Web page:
1. Cut up construction paper: This is very similar to the idea of coloring. Cutting (or tearing) paper helps channel some of the anger and violence that you are feeling. Take the frustration that you want to impart on yourself and inflict it on something inanimate, like paper. While cutting or ripping at random is an option, it is more effective to give yourself a specific shape to cut (even if it is just a square or circle) or go through a magazine and find pleasing images. Once again, this helps focus your attention on a manageable task rather than letting your mind go rampant with negative thoughts.
  1. Cold water therapy: This is a less harmful way of shock therapy. If you want to experience pain, stick your hands in a bucket of ice until you can’t stand it anymore. Take a freezing shower.  Even just splashing cold water on your face will draw the attention of your senses outward instead of in. Cold water can give focus to the pain and release the tension. If you are in public, you can use the restroom to splash cold water on your face. If available, ask a server or whomever for a cup of ice and suck on individual ice cubes.
  1. Play a game or solve a puzzle: This depends on your interests and perhaps your educational level. Still, most people have some sort of brain teaser that they enjoy, whether it is a cross-word puzzle, Sudoku, word jumble, Solitaire, etc.  Phones and computers have a plethora of ridiculous games at one’s fingertips.  Once again, the goal is to force your mind to try figure something out that is not going to send you into a metaphysical tizzy.
  1. Feed yourself something small: As with everything, please practice moderation (which I know is stupid to stay to someone experiencing manic symptoms, but hey, I have to have a disclaimer). Personally, attempting to cook is a sure-fire way for me to feel suicidal, so please do not attempt anything out of your skill set.  However, I find that putting peanut butter on a cracker, pouring a bowl of cereal, or mixing tuna for a sandwich is within my abilities. This is another way to reward yourself for a small project.  In addition, even if you do not think you are hungry (maybe you feel downright nauseous), your body obviously isn’t being sensible. Food keeps your internal organs busy. Hopefully, this means your stomach and teeth will stop clenching and start digesting.  It’s hard to hyperventilate while chewing.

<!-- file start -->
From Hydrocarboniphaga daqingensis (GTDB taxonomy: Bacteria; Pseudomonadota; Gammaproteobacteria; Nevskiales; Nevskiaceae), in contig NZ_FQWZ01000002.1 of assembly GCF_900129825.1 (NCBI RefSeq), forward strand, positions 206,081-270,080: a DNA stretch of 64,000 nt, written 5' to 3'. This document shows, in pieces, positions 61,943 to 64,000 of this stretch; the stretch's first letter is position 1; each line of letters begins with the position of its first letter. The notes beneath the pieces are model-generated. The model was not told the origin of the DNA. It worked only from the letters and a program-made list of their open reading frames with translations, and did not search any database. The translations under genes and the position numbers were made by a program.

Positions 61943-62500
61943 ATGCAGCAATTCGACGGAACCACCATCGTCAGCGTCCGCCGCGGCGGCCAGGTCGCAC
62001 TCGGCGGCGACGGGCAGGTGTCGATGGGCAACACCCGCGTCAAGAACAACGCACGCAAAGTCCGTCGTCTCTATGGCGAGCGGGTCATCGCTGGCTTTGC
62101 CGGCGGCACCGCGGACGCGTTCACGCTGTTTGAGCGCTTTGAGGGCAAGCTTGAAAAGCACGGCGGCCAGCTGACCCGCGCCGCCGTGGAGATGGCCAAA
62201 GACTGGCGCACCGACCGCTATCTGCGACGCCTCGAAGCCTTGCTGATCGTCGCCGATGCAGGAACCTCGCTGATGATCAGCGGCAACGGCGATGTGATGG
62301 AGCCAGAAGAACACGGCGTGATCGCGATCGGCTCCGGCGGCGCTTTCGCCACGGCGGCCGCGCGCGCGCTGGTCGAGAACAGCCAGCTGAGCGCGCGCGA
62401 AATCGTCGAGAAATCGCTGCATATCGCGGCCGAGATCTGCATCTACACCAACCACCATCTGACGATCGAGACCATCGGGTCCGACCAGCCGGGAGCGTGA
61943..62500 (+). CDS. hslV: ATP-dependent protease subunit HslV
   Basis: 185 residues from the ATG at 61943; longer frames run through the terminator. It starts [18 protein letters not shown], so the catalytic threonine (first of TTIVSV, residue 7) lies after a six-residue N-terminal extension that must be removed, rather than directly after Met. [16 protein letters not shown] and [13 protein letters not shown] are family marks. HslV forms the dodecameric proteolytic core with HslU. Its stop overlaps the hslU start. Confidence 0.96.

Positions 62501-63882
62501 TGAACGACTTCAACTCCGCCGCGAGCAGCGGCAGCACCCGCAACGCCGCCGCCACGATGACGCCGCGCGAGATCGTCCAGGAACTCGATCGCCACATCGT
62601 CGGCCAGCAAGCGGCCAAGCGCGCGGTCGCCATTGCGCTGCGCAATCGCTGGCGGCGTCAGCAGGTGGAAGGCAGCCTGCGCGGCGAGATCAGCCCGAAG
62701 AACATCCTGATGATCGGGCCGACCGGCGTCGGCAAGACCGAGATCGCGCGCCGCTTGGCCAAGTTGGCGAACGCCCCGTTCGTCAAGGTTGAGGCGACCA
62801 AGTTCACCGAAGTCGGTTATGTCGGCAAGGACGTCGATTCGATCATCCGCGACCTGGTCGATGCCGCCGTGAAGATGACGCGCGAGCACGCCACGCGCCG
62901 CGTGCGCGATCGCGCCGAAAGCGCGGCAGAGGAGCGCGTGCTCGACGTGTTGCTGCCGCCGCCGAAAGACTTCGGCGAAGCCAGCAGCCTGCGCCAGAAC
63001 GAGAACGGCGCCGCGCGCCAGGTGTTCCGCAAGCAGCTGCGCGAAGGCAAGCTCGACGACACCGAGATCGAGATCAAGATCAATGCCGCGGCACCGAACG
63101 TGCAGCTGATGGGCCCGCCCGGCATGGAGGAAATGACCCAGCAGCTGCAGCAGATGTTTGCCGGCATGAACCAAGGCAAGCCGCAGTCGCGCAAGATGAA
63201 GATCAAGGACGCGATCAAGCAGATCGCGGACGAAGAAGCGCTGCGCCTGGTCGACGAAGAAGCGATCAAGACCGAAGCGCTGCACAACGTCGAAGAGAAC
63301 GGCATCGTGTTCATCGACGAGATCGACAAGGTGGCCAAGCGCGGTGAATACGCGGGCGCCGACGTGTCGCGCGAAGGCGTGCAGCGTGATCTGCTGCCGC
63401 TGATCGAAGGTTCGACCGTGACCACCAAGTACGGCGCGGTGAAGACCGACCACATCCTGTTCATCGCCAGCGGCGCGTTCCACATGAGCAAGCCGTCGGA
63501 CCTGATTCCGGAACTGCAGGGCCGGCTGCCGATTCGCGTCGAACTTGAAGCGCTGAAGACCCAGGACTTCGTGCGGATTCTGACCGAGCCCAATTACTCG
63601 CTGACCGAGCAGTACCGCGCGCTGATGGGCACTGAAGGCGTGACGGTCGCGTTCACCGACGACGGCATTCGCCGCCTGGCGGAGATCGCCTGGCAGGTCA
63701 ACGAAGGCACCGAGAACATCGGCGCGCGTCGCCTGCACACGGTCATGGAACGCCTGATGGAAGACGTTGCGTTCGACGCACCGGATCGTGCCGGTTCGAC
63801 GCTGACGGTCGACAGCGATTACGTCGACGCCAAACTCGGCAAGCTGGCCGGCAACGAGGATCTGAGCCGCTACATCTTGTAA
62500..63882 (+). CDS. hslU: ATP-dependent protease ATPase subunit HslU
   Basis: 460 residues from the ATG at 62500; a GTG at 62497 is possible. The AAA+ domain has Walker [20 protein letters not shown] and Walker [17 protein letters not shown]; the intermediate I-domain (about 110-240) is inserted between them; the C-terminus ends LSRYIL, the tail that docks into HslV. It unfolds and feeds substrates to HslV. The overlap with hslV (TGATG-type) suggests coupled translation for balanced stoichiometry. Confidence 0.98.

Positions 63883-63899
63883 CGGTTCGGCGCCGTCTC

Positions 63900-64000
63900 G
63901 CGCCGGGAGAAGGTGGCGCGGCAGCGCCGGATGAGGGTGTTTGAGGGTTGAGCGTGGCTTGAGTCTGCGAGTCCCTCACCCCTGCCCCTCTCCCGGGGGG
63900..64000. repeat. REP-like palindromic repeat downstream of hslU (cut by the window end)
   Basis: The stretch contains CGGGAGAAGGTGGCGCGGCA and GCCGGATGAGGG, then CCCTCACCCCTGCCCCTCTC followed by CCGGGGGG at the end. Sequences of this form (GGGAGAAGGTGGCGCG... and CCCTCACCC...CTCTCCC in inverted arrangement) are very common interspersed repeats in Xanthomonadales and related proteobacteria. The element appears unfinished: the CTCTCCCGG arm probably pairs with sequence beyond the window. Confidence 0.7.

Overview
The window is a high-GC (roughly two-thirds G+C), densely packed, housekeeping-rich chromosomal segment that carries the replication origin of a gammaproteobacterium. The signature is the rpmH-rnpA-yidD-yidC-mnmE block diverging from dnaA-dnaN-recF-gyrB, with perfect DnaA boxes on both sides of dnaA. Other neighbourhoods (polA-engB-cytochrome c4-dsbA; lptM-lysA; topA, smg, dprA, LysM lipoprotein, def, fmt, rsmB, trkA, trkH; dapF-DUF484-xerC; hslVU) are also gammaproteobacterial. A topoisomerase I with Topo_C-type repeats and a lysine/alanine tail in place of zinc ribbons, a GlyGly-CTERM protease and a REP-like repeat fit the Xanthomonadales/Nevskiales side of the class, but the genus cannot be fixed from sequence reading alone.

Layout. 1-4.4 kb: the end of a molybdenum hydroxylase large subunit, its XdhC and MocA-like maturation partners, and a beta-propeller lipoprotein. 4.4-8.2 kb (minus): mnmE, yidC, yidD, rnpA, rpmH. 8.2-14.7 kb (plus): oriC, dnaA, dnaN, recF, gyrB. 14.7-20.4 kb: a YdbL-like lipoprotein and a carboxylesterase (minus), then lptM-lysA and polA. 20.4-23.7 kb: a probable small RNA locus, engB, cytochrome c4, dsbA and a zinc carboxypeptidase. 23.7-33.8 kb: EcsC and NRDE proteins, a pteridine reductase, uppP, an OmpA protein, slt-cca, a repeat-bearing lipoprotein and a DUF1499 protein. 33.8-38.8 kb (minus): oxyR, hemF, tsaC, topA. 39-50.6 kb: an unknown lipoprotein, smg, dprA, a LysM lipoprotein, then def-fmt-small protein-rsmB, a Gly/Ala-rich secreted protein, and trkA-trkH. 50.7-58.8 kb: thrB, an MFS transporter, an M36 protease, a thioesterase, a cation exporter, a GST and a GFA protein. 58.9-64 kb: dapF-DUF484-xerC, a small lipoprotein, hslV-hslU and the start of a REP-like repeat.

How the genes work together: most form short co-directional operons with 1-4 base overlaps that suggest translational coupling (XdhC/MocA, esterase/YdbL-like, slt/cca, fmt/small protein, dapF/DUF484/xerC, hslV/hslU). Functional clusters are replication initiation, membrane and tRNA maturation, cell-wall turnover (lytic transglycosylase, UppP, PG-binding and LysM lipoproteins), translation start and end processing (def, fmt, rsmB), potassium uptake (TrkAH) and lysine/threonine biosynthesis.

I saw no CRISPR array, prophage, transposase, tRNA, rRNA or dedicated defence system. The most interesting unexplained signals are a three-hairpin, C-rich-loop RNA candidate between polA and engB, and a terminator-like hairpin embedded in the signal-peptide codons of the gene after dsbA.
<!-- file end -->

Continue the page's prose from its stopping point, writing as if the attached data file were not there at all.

1. Have a go-to movie or TV show: This isn’t always the best option, because it can become addictive and generally, if you are depressed, you want to battle lethargy as well. However, when in times of crisis, the most important thing is to calm down and to not physically harm yourself. Most people have a movie or show that can completely engross them. Personally, I become lost in the world of Moulin Rouge or any Harry Potter movie. However, it is always good to try to laugh, so I try to find a Big Bang Theory or Parks and Rec episode to watch.  Society often condemns television for turning people into mindless, hypnotized couch potatoes. Great. Use that to your advantage. If you cannot focus your mind onto a project, shut your mind off. Press reset. Lose yourself in an alternate reality. BUT, SET A TIMER.  Two hours is a good cut off point. Allow yourself time to calm down, steady your breathing, get to a place where you may actually be enjoying Then turn it off and find a small project to do. Return to the previous options. 
  1. Force yourself into a public place: This may seem like the last thing you want to or are even capable of doing. And, of course, this depends on your environment and physical state. However, you are much less likely to make a scene or hurt yourself if people are watching. Go to the store and just pace the aisles for twenty minutes. Sit in a coffee shop or bar and people watch. Often, when we get in our own heads, we forget there is a functional world out there. We have lost touch with a general sense of reality.  Sometimes, watching other people go about normal activities demonstrates that the world is not in fact ending.  Also, being inconspicuously in public proves that we are not the abhorrent monsters we imagine in our head. We like to imagine we are terrible vile people that deserve punishment. Having someone like a friendly barista treat us with a smile (even if they are getting paid to do it) offers a counterargument to our thoughts.